.The church rests in a fold in the chalk downland, a little apart from the rest of the village, at the end of a road that it shares with buildings that were once the church school and school house.
There may have been a Saxon church here, but it is first recorded when land was given to the great Abbey at Cerne Abbas. The chancel is C13 and the tower C15. In 1842, Benjamin Ferry designed a refurbishment of the chancel but, almost everything else was swept away in John Hicks's 'restoration' of 1862/3, including "an old ugly gallery perilously supported on a single iron pillar". A south aisle and small vestry were added at the same time. In fairness to the Victorians, it would appear that they had little alternative, because "the greater proportion of the building was in a very dilapidated condition..."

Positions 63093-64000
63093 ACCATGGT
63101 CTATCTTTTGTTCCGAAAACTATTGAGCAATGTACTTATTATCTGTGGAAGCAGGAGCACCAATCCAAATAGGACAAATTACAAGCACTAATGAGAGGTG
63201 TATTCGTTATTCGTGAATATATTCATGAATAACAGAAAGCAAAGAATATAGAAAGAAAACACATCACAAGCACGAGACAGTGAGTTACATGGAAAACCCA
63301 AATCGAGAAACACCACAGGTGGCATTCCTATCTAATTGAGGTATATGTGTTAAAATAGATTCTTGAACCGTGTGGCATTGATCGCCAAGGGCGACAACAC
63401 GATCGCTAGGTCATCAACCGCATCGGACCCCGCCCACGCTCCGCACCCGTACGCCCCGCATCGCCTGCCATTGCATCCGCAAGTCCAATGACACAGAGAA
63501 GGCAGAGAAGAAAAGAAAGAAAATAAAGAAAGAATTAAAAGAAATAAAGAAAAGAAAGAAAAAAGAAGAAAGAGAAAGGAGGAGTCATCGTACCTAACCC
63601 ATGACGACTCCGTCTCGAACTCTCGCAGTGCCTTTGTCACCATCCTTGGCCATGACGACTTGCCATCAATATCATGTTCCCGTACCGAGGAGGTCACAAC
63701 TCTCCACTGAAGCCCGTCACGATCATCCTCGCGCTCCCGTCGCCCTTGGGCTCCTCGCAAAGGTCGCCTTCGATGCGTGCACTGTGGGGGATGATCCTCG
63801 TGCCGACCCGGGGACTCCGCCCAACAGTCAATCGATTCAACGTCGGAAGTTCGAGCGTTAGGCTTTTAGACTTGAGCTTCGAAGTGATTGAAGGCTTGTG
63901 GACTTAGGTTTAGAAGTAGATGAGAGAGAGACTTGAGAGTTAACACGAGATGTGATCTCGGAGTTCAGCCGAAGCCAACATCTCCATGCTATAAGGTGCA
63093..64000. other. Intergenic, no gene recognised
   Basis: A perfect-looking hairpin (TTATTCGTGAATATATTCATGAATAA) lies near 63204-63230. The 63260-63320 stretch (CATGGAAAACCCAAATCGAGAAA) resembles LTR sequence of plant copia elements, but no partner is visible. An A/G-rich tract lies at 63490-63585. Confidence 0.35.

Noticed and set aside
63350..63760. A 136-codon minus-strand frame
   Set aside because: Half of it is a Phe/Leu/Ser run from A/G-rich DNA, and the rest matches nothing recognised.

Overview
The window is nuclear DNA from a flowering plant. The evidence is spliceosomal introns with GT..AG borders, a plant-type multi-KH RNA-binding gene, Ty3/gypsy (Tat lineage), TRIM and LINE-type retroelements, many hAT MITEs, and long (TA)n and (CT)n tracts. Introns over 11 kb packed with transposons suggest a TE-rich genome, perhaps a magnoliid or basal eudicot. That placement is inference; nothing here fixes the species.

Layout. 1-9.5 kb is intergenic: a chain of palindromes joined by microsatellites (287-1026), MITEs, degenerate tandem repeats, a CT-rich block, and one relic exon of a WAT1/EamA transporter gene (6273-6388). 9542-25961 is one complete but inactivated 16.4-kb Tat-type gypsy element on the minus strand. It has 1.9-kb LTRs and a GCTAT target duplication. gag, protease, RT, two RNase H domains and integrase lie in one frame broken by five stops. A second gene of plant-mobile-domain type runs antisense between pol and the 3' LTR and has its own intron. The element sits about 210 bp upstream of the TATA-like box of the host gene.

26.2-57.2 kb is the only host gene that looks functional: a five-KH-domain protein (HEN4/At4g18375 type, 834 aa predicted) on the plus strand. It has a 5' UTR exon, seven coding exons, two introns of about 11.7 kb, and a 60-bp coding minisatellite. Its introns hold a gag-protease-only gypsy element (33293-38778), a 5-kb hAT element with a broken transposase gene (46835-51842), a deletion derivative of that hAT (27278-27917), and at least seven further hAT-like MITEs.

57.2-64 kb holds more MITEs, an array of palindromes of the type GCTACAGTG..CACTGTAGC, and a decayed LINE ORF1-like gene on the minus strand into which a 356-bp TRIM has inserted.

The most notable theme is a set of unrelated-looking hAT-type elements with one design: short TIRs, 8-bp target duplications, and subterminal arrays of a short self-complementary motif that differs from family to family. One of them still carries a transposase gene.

Without doubt, the most important feature of this undertaking is the work of the sculptor, Benjamin Grassby of Powerstock. His skill in crafting the corbels and capitals is a sumptuous bequest to posterity. Perhaps the most important of his work is to be found in the font. The bowl is of Purbeck marble with medallions of alabaster depicting the emblems of the four Evangelists let into the vertical surfaces. It is supported at the corners by serpentine columns and a Purbeck marble shaft. The whole rests on a Purbeck marble plinth found buried under the old floor belonging to the original font. Grassby's work can be found in a number of Dorset churches. (see North Poorton)
The Trust gratefully acknowledges images and text by Robin Adeney ©